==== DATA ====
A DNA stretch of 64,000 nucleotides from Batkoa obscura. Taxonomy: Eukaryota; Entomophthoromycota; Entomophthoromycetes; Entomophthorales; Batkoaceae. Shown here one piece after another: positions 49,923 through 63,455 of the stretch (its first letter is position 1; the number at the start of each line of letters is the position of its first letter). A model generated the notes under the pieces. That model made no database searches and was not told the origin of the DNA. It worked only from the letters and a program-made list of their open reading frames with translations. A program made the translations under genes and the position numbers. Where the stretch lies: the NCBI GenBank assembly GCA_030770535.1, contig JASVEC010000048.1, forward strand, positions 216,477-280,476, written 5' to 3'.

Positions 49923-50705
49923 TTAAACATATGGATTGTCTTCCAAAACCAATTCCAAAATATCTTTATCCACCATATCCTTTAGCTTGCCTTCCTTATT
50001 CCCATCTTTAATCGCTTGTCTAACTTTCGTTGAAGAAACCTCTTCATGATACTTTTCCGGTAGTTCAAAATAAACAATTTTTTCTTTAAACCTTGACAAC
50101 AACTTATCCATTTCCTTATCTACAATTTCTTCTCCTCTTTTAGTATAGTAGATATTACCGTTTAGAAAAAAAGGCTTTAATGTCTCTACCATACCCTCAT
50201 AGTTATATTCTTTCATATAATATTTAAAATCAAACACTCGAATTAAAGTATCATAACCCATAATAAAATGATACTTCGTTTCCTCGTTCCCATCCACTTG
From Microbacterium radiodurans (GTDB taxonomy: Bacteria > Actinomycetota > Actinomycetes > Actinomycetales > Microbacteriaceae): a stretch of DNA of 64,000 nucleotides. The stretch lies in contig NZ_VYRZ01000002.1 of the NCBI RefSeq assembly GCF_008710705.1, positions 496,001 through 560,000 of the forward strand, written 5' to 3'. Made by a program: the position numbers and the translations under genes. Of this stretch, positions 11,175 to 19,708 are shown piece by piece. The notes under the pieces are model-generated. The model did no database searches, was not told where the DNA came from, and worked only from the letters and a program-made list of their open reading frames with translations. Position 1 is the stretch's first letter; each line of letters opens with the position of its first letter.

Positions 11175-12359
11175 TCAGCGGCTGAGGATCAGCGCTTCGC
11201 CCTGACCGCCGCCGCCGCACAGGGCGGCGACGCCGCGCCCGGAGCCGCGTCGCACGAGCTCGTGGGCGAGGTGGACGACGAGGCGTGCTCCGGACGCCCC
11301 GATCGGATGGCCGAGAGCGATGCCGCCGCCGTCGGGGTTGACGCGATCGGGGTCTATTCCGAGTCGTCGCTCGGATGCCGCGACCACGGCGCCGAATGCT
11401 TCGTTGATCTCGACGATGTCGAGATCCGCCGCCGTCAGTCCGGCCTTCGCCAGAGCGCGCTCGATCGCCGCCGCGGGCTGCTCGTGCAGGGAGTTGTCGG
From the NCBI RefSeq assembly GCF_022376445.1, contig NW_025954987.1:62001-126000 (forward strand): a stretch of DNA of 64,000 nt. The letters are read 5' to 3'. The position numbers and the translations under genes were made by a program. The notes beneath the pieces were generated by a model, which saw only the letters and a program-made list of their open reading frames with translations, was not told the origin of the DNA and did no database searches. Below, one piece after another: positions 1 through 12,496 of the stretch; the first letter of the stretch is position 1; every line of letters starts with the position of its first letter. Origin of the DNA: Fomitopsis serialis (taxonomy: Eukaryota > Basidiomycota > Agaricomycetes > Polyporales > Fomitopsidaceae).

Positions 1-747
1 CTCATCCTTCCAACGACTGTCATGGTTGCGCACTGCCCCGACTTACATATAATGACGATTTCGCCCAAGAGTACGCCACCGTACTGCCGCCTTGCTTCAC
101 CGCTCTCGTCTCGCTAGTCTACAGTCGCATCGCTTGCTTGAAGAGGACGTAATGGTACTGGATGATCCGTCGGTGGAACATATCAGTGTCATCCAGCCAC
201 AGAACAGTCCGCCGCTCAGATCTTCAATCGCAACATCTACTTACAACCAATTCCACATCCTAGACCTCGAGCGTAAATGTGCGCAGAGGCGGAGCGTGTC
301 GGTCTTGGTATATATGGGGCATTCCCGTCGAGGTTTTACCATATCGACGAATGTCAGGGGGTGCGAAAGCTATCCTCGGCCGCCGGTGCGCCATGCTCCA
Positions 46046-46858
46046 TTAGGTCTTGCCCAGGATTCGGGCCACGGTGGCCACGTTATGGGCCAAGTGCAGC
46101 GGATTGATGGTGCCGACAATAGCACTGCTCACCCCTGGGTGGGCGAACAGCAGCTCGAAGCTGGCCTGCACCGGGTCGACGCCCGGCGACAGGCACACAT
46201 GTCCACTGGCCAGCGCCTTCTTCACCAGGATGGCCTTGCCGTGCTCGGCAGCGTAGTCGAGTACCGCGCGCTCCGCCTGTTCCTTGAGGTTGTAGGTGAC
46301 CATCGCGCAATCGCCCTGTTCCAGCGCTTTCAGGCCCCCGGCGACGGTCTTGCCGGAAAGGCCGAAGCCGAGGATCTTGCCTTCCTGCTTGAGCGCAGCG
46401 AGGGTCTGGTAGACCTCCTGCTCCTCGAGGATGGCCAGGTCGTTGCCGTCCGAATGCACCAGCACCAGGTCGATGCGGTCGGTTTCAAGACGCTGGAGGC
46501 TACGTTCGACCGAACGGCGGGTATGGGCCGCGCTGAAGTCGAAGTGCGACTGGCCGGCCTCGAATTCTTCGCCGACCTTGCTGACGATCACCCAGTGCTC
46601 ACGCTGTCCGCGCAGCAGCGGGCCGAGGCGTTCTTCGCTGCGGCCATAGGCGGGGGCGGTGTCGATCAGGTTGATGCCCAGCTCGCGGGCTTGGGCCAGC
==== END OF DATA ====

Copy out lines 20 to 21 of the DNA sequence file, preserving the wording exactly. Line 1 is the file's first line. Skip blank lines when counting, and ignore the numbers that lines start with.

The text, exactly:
46046 TTAGGTCTTGCCCAGGATTCGGGCCACGGTGGCCACGTTATGGGCCAAGTGCAGC
46101 GGATTGATGGTGCCGACAATAGCACTGCTCACCCCTGGGTGGGCGAACAGCAGCTCGAAGCTGGCCTGCACCGGGTCGACGCCCGGCGACAGGCACACAT